Date: April 25, 2023
For those who have studied the Bicentennial Booklet, they will know that one of the events that we committed to as a Seminary is the C. S. Lewis conference. The title of the conference is “Still Speaking: C. S. Lewis as a Theologian for the Third Millennium.” The goal is to produce a book that reflects on how Lewis might help us going forward.
Now C. S. Lewis is in many ways a strange choice. He is English; he is an Oxford Don; he was not an advocate for LGBT inclusion; the theme of social justice is not prominent; and he is male, white, and heterosexual. So, why on earth pick someone so unrepresentative of the Church that we are becoming?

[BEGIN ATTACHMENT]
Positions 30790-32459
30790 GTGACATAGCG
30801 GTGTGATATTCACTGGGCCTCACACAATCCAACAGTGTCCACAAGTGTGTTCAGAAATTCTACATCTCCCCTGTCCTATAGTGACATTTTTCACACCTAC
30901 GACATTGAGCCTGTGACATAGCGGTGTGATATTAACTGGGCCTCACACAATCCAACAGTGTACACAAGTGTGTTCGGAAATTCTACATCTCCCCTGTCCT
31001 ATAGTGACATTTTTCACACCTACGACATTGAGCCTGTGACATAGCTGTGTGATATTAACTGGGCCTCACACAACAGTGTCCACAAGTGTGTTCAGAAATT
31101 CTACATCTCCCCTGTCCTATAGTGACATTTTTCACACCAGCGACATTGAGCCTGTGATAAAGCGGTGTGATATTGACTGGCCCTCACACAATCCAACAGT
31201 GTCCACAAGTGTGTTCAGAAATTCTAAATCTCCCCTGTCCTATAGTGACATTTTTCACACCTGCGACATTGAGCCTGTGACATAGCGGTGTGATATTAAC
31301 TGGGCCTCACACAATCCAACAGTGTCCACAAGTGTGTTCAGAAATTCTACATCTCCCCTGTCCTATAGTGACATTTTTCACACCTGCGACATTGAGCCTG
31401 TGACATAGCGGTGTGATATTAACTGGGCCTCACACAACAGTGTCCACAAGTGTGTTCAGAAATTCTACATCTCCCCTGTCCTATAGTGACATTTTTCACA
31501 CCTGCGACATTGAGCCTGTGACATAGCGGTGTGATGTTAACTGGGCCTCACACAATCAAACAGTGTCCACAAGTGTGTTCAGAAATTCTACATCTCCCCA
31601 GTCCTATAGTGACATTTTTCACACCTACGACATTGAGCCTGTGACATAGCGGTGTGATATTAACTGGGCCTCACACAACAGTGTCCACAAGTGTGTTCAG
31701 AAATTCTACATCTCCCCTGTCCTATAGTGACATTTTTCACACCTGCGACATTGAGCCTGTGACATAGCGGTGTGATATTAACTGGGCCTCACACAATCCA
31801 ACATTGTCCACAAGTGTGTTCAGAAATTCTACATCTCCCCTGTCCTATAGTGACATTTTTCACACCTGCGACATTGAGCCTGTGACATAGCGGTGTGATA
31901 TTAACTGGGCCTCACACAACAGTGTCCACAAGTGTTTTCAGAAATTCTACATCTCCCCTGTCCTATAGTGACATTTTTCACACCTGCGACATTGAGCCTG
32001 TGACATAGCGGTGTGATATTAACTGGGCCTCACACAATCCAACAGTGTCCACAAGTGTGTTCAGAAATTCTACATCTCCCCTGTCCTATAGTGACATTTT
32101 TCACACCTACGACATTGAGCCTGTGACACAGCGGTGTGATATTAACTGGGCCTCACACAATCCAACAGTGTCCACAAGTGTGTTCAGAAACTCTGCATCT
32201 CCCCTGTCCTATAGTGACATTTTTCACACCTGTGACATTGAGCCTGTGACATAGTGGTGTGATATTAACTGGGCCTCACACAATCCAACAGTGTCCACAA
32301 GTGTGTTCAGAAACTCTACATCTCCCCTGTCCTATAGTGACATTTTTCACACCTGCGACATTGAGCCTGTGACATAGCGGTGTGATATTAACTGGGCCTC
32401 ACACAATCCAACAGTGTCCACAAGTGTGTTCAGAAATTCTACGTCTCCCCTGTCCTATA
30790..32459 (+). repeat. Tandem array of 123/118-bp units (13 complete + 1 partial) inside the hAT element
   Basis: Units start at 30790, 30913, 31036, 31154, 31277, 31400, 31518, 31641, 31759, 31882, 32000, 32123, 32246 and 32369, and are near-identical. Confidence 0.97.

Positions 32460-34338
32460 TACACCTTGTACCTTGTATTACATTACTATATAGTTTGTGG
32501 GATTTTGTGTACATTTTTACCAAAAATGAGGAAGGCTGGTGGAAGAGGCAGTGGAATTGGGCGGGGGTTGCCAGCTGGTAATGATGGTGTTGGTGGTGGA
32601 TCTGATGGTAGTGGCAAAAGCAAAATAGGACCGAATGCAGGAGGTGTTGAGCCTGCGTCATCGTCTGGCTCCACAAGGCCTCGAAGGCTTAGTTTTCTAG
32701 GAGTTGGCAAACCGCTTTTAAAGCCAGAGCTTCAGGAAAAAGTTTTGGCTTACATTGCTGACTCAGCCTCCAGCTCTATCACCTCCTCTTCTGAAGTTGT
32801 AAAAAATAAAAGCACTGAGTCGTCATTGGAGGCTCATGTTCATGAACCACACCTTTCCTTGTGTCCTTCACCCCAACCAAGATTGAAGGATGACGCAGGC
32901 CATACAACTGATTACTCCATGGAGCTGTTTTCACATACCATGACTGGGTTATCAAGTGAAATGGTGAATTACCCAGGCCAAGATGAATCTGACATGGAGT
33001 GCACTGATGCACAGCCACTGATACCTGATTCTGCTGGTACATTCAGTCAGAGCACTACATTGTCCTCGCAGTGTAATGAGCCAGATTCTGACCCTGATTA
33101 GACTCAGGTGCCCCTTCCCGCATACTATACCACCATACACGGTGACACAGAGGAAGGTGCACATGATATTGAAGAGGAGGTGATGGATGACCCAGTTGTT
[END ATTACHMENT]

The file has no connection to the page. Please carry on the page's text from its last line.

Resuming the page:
In one sense, we grapple with C. S. Lewis precisely because we want to take some of his insights to be lifted up and taken into the world where we are committed to a global Anglicanism that is committed to justice and inclusion. C. S. Lewis is a christian deeply committed to the Anglican tradition; he believes in the power of argument to persuade and, simultaneously, believes in the power of myth to touch the heart; he has a delightful, playful sense of theological work, with some distinctive views – he believes in a version of purgatory, animal immortality, and a thoughtful approach to Scripture. On certain issues, we must push back on Lewis; in other areas, we can build on Lewis. This is all part of being VTS in the 21st century.
The Very Rev. Ian S. Markham, Ph.D.
Dean and President of Virginia Theological Seminary and President of The General Theological Seminary